Labor Day

In the United States, since the 1880s, we have set aside the first Monday of each September as a “tribute to the contributions workers have made to the strength, prosperity, and well-being of our country” (USDOL website).

As the church, we have no mandate to celebrate secular observances, but we certainly have to obligation to give tribute and honor to those who work for the Lord in His kingdom. 

1 Thess. 5:11-13“Therefore encourage one another, and build up one another, just as you also are doing. But we request of you, brethren, that you appreciate those who diligently labor among you, and have charge over you in the Lord and give you instruction,and that you esteem them very highly in love because of their work. Live in peace with one another.”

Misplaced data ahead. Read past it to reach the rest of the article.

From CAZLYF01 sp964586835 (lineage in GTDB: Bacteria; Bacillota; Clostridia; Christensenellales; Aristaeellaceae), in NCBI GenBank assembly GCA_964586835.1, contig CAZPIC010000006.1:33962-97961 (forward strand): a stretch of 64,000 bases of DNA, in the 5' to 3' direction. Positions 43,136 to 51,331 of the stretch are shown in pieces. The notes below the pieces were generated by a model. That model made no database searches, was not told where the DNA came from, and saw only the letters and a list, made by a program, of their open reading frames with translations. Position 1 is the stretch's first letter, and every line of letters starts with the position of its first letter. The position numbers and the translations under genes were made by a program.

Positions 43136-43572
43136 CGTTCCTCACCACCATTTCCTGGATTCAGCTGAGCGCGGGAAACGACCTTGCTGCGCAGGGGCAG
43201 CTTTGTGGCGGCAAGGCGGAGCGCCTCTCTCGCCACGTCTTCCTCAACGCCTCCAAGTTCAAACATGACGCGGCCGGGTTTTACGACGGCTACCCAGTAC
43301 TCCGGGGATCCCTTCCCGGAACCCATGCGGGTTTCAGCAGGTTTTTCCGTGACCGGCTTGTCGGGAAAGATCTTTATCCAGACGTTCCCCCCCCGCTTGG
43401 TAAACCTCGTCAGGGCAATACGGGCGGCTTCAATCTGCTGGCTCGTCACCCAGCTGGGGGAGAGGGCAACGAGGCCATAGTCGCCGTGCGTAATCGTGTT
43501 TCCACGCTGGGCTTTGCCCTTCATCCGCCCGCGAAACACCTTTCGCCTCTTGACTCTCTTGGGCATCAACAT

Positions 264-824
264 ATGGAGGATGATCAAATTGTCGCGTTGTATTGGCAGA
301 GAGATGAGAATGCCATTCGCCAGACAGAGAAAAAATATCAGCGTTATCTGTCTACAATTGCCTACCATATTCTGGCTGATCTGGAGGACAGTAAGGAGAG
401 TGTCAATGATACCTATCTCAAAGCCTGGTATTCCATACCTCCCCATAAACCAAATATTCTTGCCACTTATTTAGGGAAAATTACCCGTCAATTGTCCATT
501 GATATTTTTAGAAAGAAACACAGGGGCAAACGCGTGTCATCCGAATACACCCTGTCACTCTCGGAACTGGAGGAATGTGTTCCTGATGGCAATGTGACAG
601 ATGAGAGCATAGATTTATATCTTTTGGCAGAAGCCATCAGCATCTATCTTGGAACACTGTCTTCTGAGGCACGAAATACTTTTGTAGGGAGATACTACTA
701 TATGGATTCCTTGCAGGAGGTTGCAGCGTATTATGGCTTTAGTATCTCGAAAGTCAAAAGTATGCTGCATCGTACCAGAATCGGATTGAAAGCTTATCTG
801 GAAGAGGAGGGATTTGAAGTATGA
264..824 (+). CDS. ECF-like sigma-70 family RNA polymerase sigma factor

Just as this country, its infrastructure, and its prosperity were built by those who have gone before, and it maintained and added to be the divergent efforts and great labor of those of the present day, so it is with the church as well. In the church, we stand on the foundation that was laid in Christ and the apostles, and worked diligently by those of generations past, and that work continues today in every functioning congregation. 

As Paul reminded the Corinthians that the body was made of many parts (1 Cor. 12:.12-16), so the laborers in the kingdom as a varied as the labors. Some teach, some organize count and prepare, some sing, some encourage, some give, some do many things, some do a few. But it they work and help, esteem them for that labor.